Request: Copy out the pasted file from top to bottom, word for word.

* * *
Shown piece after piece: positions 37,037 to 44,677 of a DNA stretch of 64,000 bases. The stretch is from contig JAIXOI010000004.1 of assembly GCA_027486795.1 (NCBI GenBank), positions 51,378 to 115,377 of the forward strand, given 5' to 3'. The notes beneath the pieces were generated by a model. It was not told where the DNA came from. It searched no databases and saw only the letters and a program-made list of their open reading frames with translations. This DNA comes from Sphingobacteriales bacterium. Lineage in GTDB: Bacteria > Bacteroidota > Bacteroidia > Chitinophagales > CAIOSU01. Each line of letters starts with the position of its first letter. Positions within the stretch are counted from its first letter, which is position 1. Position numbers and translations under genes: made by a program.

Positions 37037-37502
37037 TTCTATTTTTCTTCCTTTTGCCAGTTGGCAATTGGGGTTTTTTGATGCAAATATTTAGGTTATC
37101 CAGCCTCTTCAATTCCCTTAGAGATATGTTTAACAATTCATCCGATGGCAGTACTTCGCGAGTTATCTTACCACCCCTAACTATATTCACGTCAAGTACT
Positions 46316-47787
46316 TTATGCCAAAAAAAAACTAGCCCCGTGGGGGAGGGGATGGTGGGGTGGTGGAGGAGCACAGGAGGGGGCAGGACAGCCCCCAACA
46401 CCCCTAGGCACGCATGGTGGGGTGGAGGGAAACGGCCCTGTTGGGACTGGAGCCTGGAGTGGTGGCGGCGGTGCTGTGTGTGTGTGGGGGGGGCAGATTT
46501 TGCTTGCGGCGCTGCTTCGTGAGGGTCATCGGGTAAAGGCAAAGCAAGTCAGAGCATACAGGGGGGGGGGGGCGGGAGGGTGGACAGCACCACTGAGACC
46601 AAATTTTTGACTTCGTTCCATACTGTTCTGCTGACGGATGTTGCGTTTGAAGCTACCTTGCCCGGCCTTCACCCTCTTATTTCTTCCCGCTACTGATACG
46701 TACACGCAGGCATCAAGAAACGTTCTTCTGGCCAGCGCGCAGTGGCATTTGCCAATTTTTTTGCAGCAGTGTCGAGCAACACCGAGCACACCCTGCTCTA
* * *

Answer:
Shown piece after piece: positions 37,037 to 44,677 of a DNA stretch of 64,000 bases. The stretch is from contig JAIXOI010000004.1 of assembly GCA_027486795.1 (NCBI GenBank), positions 51,378 to 115,377 of the forward strand, given 5' to 3'. The notes beneath the pieces were generated by a model. It was not told where the DNA came from. It searched no databases and saw only the letters and a program-made list of their open reading frames with translations. This DNA comes from Sphingobacteriales bacterium. Lineage in GTDB: Bacteria > Bacteroidota > Bacteroidia > Chitinophagales > CAIOSU01. Each line of letters starts with the position of its first letter. Positions within the stretch are counted from its first letter, which is position 1. Position numbers and translations under genes: made by a program.

Positions 37037-37502
37037 TTCTATTTTTCTTCCTTTTGCCAGTTGGCAATTGGGGTTTTTTGATGCAAATATTTAGGTTATC
37101 CAGCCTCTTCAATTCCCTTAGAGATATGTTTAACAATTCATCCGATGGCAGTACTTCGCGAGTTATCTTACCACCCCTAACTATATTCACGTCAAGTACT
Positions 46316-47787
46316 TTATGCCAAAAAAAAACTAGCCCCGTGGGGGAGGGGATGGTGGGGTGGTGGAGGAGCACAGGAGGGGGCAGGACAGCCCCCAACA
46401 CCCCTAGGCACGCATGGTGGGGTGGAGGGAAACGGCCCTGTTGGGACTGGAGCCTGGAGTGGTGGCGGCGGTGCTGTGTGTGTGTGGGGGGGGCAGATTT
46501 TGCTTGCGGCGCTGCTTCGTGAGGGTCATCGGGTAAAGGCAAAGCAAGTCAGAGCATACAGGGGGGGGGGGGCGGGAGGGTGGACAGCACCACTGAGACC
46601 AAATTTTTGACTTCGTTCCATACTGTTCTGCTGACGGATGTTGCGTTTGAAGCTACCTTGCCCGGCCTTCACCCTCTTATTTCTTCCCGCTACTGATACG
46701 TACACGCAGGCATCAAGAAACGTTCTTCTGGCCAGCGCGCAGTGGCATTTGCCAATTTTTTTGCAGCAGTGTCGAGCAACACCGAGCACACCCTGCTCTA